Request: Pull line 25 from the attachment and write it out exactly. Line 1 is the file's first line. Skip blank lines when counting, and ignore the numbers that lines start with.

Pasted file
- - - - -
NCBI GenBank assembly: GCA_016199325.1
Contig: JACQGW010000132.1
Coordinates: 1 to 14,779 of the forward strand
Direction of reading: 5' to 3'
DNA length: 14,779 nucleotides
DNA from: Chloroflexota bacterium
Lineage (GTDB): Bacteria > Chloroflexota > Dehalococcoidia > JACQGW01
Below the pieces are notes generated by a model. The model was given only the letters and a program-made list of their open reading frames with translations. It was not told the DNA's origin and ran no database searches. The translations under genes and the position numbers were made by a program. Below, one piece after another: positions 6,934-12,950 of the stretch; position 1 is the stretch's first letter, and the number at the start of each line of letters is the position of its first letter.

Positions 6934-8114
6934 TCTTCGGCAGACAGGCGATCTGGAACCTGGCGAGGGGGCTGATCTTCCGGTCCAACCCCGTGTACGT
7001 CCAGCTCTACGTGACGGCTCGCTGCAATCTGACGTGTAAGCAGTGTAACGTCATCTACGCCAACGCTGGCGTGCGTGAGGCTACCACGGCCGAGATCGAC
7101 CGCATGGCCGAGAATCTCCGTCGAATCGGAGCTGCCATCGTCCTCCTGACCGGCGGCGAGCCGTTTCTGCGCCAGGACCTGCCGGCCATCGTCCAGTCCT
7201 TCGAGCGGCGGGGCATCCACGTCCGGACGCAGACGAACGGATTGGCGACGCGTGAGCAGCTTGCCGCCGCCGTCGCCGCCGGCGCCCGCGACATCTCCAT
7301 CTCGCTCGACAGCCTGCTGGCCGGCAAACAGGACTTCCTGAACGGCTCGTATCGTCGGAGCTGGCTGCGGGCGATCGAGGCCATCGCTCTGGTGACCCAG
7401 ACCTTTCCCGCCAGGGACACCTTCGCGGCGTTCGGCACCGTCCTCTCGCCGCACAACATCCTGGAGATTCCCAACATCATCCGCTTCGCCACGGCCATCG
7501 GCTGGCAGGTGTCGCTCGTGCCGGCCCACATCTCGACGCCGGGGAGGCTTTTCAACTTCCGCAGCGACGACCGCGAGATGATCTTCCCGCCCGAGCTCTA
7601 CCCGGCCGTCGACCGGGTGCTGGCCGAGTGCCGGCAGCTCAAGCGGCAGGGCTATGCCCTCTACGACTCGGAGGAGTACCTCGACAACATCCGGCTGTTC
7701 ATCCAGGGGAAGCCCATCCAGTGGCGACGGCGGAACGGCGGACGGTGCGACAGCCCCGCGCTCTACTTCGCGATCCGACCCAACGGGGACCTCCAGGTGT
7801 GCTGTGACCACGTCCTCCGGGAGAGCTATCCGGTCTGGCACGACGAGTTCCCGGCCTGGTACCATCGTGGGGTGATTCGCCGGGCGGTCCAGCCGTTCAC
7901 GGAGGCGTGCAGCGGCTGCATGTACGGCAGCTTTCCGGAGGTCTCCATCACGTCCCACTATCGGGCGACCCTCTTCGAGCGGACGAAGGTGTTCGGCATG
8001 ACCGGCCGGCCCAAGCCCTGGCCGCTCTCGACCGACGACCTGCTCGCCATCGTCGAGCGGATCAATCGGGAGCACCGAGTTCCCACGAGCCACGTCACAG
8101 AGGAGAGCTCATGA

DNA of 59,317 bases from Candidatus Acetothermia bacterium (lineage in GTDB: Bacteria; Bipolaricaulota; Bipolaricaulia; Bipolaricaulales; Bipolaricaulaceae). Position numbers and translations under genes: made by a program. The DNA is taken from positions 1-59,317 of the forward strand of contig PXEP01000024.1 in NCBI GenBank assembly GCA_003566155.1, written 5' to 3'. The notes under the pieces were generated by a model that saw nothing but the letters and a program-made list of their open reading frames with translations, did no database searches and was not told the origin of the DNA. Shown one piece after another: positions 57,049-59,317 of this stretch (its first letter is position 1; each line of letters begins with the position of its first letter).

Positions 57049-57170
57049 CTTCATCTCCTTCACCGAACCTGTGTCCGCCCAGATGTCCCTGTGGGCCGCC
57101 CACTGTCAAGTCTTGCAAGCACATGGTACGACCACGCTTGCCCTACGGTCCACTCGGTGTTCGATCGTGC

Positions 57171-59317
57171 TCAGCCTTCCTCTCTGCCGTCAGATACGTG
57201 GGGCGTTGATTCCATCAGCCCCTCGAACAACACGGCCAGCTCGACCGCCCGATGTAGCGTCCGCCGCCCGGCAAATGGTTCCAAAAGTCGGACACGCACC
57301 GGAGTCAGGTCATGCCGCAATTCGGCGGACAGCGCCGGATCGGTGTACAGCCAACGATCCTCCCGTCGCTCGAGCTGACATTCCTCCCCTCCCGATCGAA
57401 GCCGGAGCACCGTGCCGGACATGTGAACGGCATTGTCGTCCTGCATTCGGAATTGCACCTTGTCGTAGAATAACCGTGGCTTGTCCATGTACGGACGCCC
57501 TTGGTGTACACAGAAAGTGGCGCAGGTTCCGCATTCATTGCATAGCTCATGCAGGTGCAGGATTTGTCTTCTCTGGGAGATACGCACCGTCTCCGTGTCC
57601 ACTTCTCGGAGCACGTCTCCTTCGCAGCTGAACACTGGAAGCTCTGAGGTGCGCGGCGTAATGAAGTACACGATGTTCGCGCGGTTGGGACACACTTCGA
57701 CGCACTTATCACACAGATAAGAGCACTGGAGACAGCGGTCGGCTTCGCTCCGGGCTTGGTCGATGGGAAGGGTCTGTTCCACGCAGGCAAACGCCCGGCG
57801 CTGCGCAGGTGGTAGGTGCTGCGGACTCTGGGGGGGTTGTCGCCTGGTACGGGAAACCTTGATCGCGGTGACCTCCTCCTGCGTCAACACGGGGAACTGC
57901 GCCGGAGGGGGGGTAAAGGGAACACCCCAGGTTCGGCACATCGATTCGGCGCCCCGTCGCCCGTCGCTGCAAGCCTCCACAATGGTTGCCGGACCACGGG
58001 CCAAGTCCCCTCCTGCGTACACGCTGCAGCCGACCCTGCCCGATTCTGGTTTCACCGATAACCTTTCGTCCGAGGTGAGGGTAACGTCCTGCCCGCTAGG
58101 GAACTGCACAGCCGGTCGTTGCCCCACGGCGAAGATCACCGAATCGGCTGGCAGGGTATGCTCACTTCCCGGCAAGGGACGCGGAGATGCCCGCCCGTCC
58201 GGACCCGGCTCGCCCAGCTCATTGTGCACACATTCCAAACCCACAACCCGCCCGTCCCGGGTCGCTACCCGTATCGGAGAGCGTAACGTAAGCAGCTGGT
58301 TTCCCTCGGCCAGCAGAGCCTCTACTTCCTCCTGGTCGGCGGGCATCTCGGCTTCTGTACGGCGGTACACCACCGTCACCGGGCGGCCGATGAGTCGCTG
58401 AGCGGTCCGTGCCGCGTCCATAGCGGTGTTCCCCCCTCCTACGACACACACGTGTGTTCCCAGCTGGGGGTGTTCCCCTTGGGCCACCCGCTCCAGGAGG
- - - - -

57049 CTTCATCTCCTTCACCGAACCTGTGTCCGCCCAGATGTCCCTGTGGGCCGCC